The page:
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J Clin Endocrinol Metab. 1999 Aug;84(8):2712-7.

Plasma chromogranin A in patients with multiple endocrine neoplasia type 1.

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Department of Medical Sciences, University Hospital, Uppsala, Sweden.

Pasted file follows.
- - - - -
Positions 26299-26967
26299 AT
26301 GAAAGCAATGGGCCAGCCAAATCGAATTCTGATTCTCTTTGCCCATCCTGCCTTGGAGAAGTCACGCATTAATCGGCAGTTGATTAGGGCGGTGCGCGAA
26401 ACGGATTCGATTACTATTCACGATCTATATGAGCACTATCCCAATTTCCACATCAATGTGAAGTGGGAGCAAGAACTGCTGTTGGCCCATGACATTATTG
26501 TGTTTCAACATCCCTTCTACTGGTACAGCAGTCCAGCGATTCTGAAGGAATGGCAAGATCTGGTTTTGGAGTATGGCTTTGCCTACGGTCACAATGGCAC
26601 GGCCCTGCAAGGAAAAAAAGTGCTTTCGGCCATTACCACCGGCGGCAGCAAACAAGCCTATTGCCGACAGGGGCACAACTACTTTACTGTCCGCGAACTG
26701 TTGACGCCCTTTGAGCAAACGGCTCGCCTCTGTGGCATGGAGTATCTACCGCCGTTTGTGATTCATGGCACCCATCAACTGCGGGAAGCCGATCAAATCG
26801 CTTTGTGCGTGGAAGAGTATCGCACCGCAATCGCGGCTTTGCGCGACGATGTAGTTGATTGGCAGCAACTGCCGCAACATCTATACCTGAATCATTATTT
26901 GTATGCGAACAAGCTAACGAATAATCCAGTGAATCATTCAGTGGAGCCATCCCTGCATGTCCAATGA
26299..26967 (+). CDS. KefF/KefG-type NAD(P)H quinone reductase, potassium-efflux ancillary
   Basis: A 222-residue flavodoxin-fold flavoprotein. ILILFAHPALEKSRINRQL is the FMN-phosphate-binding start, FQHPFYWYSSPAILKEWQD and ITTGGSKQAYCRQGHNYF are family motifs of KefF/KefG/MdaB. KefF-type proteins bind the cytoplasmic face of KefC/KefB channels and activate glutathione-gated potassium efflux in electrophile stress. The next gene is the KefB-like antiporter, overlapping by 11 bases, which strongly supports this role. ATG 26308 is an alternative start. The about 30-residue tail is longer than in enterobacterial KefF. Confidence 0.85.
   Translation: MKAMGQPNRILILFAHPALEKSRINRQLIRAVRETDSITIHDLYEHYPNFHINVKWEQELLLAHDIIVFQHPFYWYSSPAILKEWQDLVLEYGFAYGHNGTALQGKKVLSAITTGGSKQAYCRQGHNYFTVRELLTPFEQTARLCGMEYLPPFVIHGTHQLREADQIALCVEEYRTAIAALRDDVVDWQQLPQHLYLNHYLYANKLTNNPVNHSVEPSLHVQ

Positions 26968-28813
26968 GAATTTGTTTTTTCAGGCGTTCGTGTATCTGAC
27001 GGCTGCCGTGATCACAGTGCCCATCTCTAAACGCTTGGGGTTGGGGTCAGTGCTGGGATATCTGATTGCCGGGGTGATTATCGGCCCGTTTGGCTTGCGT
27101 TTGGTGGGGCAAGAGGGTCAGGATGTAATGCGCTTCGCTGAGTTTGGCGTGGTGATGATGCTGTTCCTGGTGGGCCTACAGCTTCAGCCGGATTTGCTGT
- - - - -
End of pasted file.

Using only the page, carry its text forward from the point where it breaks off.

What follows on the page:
Plasma chromogranin A (CgA) has been claimed to be a sensitive marker for neuroendocrine tumors, but its role in the early diagnosis of multiple endocrine neoplasia type 1 (MEN 1) pancreatic endocrine tumors has not been evaluated. We measured CgA in 36 patients with MEN 1, of whom 9 lacked pancreatic involvement, 20 had biochemical evidence of pancreatic endocrine tumors, and 7 displayed radiologically detectable pancreatic tumors. CgA was also analyzed in 25 patients with sporadic pancreatic endocrine tumors, 39 subjects with inflammatory bowel disease, 7 patients harboring nonendocrine pancreatic disease, and 19 healthy controls. Four of 9 of the MEN 1 patients without pancreatic involvement had elevated CgA. Furthermore, 60% with biochemically unequivocal tumors and all with a radiologically visible tumor showed elevations. All 25 patients with sporadic pancreatic endocrine tumor had increased CgA, as had 28% of patients with inflammatory bowel disease and 57% with nonendocrine pancreatic disease. Mean day to day CgA variation was 29% (range, 0-113%) in the neuroendocrine tumor patients and 21.0% (range, 0.0-47%, within reference range) among healthy controls. In summary, nonendocrine diseases may cause elevation of CgA, and its spontaneous variation can be considerable. Plasma chromogranin A is the most sensitive of the basal markers for neuroendocrine tumors, but cannot replace other established measures when screening for early pancreatic involvement in MEN 1.

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